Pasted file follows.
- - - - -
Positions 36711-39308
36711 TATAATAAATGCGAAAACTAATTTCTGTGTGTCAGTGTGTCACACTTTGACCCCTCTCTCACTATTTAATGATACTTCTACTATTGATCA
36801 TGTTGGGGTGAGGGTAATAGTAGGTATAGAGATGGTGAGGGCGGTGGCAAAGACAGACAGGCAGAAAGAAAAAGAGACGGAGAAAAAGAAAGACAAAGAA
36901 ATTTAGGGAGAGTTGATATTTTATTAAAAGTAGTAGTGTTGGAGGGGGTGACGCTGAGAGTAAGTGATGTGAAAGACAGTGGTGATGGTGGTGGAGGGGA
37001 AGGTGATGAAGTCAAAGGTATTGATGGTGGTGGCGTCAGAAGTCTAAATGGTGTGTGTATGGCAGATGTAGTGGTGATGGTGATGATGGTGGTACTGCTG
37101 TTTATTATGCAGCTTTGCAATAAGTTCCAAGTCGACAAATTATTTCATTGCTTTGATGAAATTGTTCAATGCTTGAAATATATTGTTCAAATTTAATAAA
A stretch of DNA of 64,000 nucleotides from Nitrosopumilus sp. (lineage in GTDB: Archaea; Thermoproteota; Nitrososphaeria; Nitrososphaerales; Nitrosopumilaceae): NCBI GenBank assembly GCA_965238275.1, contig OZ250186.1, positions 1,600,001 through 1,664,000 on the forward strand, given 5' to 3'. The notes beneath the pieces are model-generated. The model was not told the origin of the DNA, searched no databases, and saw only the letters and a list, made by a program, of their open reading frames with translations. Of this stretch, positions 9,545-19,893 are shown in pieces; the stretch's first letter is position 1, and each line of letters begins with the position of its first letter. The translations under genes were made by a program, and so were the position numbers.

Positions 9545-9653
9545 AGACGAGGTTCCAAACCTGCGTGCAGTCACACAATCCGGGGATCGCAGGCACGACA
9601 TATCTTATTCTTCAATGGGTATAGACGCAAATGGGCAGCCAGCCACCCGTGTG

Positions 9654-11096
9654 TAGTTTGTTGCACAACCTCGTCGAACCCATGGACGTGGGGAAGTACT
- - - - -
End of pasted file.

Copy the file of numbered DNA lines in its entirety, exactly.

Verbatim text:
Positions 36711-39308
36711 TATAATAAATGCGAAAACTAATTTCTGTGTGTCAGTGTGTCACACTTTGACCCCTCTCTCACTATTTAATGATACTTCTACTATTGATCA
36801 TGTTGGGGTGAGGGTAATAGTAGGTATAGAGATGGTGAGGGCGGTGGCAAAGACAGACAGGCAGAAAGAAAAAGAGACGGAGAAAAAGAAAGACAAAGAA
36901 ATTTAGGGAGAGTTGATATTTTATTAAAAGTAGTAGTGTTGGAGGGGGTGACGCTGAGAGTAAGTGATGTGAAAGACAGTGGTGATGGTGGTGGAGGGGA
37001 AGGTGATGAAGTCAAAGGTATTGATGGTGGTGGCGTCAGAAGTCTAAATGGTGTGTGTATGGCAGATGTAGTGGTGATGGTGATGATGGTGGTACTGCTG
37101 TTTATTATGCAGCTTTGCAATAAGTTCCAAGTCGACAAATTATTTCATTGCTTTGATGAAATTGTTCAATGCTTGAAATATATTGTTCAAATTTAATAAA
A stretch of DNA of 64,000 nucleotides from Nitrosopumilus sp. (lineage in GTDB: Archaea; Thermoproteota; Nitrososphaeria; Nitrososphaerales; Nitrosopumilaceae): NCBI GenBank assembly GCA_965238275.1, contig OZ250186.1, positions 1,600,001 through 1,664,000 on the forward strand, given 5' to 3'. The notes beneath the pieces are model-generated. The model was not told the origin of the DNA, searched no databases, and saw only the letters and a list, made by a program, of their open reading frames with translations. Of this stretch, positions 9,545-19,893 are shown in pieces; the stretch's first letter is position 1, and each line of letters begins with the position of its first letter. The translations under genes were made by a program, and so were the position numbers.

Positions 9545-9653
9545 AGACGAGGTTCCAAACCTGCGTGCAGTCACACAATCCGGGGATCGCAGGCACGACA
9601 TATCTTATTCTTCAATGGGTATAGACGCAAATGGGCAGCCAGCCACCCGTGTG

Positions 9654-11096
9654 TAGTTTGTTGCACAACCTCGTCGAACCCATGGACGTGGGGAAGTACT